CaptainPryk t1_j6nzqph wrote

Personally, especially when it comes to shooters like Battlefield and CoD which have a life cycle practically set to end by the release of the next game, nothing could really bring me back to 2042. I used to love Battlefield, but hopefully they know 2042 will never be what it could have been and are working towards fixing it up enough to buy some good faith so they can release the next Battlefield game in an appropiate state at launch.


CaptainPryk t1_j2fui0y wrote

I didn't enjoy it very much either OP.

I've played hundreds of games in so many genres but Souls games do not push my buttons at all. I've only played Mortal Shell (god what a dull fucking uninteresting game that was) and Elden Ring.

Everything I liked about Elden Ring was the stuff that I'd honestly just rather seen transferred to a different game (scenery/environment, lack of UI clutter, and free form exploration). But the fundamental Souls mechanics are... ugh.

I found the boss fights tedious after about 20 hours in and unbearably boring (zero satisfaction for killing a boss) 40 hours in. Some bosses were more enjoyable than others while some were nothing but annoying. After spending 30 minutes fighting an annoying ass boss my reward could be something completely useless to my character and it really just felt like a waste of time. I need to invest 30 minutes learning the moveset of a boss I'll probably never fight again? For a piece of equipment that is as valuable to me as a dog turd? It also doesn't really matter what I do the first couple times unless I am way overlevelled in comparison to the boss or have reflex times in the top .5% of humans, I must die typically a handful of times to learn the moveset before I can defeat the boss because they will feint attacks and other shit like that which can be completely unpredictable. Every boss fight I would just play defensively the first couple times trying to gauge the timing of their attacks, then I would beat them. Rinse and repeat with increasing difficulty/unpredictability with no other game mechanics to really keep my interest inbetween, which I will elaborate on.

Typically I like my open world games to be more like simulations/immersive. Skyrim/TW3/AC:Odyssey being examples (to varying degrees) of worlds I felt immersed in and cared about what was happening around me. Elden Ring is a video game ass video game (in the words of fellow nerd Jake Baldino) and it feels like it in this regard. Every enemy just follows the same path and respawns after you sit at a bonfire. Like automatons they patrol their set path and the more you play the more noticeable it is. It feels like a linear/non-open world game and I'm unconvinced that Souls games are a great match for the open world format or at least in this iteration.

The NPCs feel like talking cardboard cutouts. They feel lifeless and I quite frankly could not give 2 shits about any of them. The non-humanoid NPCs were admittedly much more interesting, like that Blacksmith Iji. Voice acting is at times spectacular like with Iji, and other times drab as the games overall tone.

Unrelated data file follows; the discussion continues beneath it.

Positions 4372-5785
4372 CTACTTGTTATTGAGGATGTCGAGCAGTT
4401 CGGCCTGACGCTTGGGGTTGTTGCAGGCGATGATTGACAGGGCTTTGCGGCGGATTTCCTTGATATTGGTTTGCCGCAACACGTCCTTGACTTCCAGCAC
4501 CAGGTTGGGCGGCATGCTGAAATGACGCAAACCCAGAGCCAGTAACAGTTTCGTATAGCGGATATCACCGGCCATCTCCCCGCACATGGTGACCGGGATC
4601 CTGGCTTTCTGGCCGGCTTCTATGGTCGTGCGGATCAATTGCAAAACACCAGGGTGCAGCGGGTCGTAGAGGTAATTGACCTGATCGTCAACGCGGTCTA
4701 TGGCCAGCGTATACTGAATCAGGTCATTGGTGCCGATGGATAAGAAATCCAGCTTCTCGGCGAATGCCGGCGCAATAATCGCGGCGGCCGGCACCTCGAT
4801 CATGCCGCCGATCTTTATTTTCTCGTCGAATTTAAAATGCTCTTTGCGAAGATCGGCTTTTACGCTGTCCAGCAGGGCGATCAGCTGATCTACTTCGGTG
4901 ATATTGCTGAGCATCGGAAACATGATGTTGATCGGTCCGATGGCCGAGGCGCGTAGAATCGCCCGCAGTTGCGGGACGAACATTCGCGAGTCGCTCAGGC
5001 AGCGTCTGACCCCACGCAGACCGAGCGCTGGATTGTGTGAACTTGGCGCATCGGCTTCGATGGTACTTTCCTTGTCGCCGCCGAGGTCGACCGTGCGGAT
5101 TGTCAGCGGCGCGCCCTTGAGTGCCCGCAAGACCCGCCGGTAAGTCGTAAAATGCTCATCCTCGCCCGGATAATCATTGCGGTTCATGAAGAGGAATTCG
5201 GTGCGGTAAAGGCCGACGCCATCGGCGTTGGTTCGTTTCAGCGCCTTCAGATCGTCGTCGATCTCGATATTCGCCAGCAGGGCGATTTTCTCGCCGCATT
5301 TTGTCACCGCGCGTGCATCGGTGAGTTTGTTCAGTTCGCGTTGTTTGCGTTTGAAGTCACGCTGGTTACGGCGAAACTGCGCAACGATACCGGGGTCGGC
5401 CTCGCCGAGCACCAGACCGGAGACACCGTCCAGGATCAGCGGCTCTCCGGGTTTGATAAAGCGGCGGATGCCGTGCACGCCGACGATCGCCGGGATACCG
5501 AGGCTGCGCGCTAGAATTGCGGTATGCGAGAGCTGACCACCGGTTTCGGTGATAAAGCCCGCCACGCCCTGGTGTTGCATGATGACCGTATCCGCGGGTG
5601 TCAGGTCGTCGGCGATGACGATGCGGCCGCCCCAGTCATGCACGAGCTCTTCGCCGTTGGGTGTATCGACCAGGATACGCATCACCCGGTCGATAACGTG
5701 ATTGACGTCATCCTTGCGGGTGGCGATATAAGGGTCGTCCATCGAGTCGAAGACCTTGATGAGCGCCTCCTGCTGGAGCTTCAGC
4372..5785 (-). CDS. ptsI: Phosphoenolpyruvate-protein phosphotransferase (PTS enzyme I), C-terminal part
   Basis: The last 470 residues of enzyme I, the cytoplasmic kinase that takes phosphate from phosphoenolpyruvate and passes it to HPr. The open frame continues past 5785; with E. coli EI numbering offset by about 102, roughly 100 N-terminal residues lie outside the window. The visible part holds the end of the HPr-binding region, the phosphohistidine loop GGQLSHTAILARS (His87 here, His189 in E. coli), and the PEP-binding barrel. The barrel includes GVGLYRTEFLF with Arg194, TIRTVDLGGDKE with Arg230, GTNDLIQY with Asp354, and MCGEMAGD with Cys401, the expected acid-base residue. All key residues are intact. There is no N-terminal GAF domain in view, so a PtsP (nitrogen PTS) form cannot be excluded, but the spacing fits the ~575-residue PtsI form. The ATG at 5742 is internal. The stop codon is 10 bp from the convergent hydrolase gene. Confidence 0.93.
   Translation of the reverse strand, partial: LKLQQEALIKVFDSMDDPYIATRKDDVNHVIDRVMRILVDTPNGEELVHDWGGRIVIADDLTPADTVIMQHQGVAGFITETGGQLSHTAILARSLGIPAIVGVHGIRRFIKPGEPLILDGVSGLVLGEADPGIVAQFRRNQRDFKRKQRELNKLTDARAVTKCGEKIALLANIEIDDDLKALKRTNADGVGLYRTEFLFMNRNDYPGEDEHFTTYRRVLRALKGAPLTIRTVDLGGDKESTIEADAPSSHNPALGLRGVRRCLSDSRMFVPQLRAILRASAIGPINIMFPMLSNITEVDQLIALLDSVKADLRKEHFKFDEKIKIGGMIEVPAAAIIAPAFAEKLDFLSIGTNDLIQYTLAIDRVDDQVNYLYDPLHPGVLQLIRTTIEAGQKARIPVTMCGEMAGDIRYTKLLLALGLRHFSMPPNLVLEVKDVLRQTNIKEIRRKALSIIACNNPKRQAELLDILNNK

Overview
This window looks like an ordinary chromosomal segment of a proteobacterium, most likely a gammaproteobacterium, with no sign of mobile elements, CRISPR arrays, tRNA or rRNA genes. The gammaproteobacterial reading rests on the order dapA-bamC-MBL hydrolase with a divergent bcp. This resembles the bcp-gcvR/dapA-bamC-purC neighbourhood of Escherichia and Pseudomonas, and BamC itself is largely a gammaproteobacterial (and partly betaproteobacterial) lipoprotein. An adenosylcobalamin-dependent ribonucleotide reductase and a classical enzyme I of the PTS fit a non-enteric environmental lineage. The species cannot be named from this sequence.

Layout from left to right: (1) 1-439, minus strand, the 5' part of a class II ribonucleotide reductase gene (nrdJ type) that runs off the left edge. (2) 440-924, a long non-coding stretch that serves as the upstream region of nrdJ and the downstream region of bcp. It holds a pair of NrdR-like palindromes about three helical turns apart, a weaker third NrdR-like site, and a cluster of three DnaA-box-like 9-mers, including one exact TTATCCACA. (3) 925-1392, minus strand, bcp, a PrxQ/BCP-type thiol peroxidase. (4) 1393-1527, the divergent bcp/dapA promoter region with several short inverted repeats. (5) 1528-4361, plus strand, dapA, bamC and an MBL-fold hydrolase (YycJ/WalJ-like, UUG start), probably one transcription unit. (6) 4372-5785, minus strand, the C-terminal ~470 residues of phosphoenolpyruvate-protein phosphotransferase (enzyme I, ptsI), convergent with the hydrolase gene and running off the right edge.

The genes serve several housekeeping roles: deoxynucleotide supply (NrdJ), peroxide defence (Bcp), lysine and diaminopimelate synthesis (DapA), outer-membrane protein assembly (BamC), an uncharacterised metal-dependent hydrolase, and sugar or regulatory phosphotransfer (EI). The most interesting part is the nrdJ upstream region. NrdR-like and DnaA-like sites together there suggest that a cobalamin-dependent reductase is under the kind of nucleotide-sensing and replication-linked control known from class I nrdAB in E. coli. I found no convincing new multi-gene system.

The lack of handholding in exploration is taken a step too far in some cases.There are random walls that are "secret passages" that you cannot find unless you just... randomly swing at every wall hoping it slowly fades away in a lazy animation? Apparently this is a staple in the franchise, and it feels like a mechanic from a 2005 game. I might expect it maybe once or twice, perhaps as an easter egg rather than a commom mechanic. There are things that you can completely miss that would make your game experience tremendously more enjoyable, various of which I am not sure how you could find without looking stuff up on the internet. If you intend on only doing one playthrough, you can easily overlevel by going off in a random direction only to come back to those places later and find the enemies to be weak and the experience of going through those areas to be less impactful and less enjoyable had you done those areas when you were the proper level.

There is a lot of lore and stories you can piece together through reading, listening to NPCs, and by reading the environment. But as someone who found the setting a little to drab, eery feeling in a hard-to-explain-bad-way, and ultimately just not that intriguing to me, I had very little motivation to make the effort to really invest myself into it and thus the game world and universe created felt like a backdrop to the front and center combat loop that I dislike so much

Last 2 opinions:

Super massive bosses the size of sky scrapers always feel dumb to fight when you are just a normal sized humanoid

PVP games are better if you want to just be in constant combat loops. I'd rather duel someone in Chivalry 2 or For Honor than duel some dark knight in Elden Ring, especially since I don't feel immersed in the game